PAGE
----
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Soldering Equipment

  • solder
  • soldering iron
  • soldering iron tips ( point, chisel, knife )
  • solder wick
  • wire cutters
  • solder tip cleaning sponge
  • solder tip cleaning brass mesh
  • fume extractor
  • workpiece clamp or holder

Soldering Technique

  • Clean Solder Iron Tip: It is important to have a clean solder iron tip. The tip rapidly oxidizes since it is very hot. It also can bake on a burnt residue of unused flux that appears black and blocks heat transfer.
  • Tin the Solder Iron Tip: Keeping a layer of solder on the solder iron tip helps with heat transfer and protects the tip from damage from oxidation. You should tin a tip before using it and re-tin the tip after each pause in soldering.
  • Tin Parts: Tinning the wire or solder pad on a circuit board to be joined before making the final solder joint can help make better joints. To tin a wire or solder pad, apply heat with the soldering iron, then apply solder to the wire or pad. Remove the soldering iron.
  • Heat the Base Materials: Don’t heat the solder with the soldering iron, unless you are tinning the tip. When you are soldering, you should apply heat to the base materials that you want to join. When they become hot enough to melt the solder if solder is touched directly to them then the solder will flow with the flux and make a good joint. If you heat up solder with the iron and dump it on the joint you will create bad connections and cold solder joints.
  • Let Solder Cool: Let the solder joint cool down gradually and without moving it. If a fan is blowing on the solder joint, it can make it cool down too fast and make a bad connection. Moving the joint while it is cooling can also make a bad connection.
  • Inspect the Joint: The solder joint should look smooth, shiny, and even. Using lead free solder may make dull joints that are still good joints.
  • Avoid Acid Fluxes: Don’t use plumbing solder on electrical circuits or electronics as it could have acid fluxes that will damage your wires and components.

Good and Bad Solder Joints

Tool Header Jointsexternal link by Bill Earlexternal link licensed under (CC BY-SA 3.0)external link 1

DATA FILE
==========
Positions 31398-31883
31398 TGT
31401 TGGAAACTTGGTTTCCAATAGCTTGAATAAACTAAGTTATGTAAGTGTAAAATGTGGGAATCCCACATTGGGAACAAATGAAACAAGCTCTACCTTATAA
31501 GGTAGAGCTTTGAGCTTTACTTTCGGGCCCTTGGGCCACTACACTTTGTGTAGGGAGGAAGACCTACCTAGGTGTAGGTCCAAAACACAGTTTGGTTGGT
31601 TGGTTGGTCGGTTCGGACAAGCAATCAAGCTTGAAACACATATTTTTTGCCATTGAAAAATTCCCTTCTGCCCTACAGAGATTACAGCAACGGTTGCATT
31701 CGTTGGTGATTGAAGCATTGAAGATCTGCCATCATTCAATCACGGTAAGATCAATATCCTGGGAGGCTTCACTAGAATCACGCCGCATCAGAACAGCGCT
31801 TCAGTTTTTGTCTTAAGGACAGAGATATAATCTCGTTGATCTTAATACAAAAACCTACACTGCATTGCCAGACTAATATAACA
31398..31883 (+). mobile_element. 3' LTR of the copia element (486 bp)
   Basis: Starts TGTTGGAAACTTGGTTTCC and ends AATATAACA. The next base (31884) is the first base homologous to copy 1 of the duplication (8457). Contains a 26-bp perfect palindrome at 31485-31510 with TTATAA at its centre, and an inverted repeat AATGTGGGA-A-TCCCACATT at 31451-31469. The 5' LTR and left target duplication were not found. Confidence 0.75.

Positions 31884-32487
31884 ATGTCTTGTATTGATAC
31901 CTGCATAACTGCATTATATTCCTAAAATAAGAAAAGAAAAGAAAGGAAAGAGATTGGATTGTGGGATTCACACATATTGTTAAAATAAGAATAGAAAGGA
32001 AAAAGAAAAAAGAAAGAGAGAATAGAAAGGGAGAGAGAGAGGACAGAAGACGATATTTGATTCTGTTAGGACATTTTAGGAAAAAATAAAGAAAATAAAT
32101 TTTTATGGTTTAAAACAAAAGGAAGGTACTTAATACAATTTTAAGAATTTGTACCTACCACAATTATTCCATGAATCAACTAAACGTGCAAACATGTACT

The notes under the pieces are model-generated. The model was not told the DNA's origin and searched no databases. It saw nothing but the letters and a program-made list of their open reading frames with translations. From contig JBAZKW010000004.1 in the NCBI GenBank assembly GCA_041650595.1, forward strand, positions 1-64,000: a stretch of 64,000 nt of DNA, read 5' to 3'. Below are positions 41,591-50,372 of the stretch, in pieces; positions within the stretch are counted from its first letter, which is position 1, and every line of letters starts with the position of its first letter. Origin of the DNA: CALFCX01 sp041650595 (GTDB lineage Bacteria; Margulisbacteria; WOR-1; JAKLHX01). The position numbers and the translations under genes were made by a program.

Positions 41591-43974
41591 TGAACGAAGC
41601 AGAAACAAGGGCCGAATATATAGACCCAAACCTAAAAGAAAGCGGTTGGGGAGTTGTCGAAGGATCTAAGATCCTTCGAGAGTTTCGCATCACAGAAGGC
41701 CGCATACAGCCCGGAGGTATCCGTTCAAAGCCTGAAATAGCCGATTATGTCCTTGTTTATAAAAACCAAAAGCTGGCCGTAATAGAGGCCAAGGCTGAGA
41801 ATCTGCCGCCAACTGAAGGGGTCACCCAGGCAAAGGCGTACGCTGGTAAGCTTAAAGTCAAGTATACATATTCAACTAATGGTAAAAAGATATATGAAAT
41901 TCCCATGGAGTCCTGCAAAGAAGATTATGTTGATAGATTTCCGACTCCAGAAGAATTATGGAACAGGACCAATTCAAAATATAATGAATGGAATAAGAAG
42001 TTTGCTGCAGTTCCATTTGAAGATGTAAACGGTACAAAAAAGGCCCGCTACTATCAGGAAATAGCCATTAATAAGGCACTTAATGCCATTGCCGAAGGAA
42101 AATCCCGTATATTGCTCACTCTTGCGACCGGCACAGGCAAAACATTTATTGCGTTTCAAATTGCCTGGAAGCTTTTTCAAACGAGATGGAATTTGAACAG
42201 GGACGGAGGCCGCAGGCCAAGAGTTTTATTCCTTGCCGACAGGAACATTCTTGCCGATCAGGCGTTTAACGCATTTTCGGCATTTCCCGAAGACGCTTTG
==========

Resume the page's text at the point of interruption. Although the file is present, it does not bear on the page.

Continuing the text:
Soldering Safety

Soldering poses a number of risks ranging from hazardous materials, production of particulate matter and fumes, and potential burns from the hot soldering iron. Simple common sense precautions can keep you safe while soldering. Safety glasses should be worn to prev ent hot solder from splashing into your eyes.

Fumes and Smoke

Soldering releases fumes and particulate matter that can damage your lungs if inhaled. Never breathe in solder smoke or fumes and keep the smoke away from your face.

For occasional soldering a good fume extractor that filters the solder smoke will work well. You should use a solder fume extractor that has a HEPA filter to catch most of the particulate matter and a carbon filter to catch remaining fumes. If you plan to solder for longer periods of time and more often, then a solder fume extractor that vents to the outside will likely offer better respiratory protection than a filter type solder fume extractor.

Lead Free Solder

Use lead-free solder unless your specific application won’t allow it. Lead vaporizes at a higher temperature than soldering irons so it is not part of the solder smoke, but it is not a good thing to have around. Any amount of lead in the body is considered unsafe. Therefore avoiding contact is the best way to keep your body lead free. If you use lead solder, always wash your hands after you are done. You should also wash your hands after any soldering, even with lead-free solder.

Lead Free Solder Spool

Soldering Resources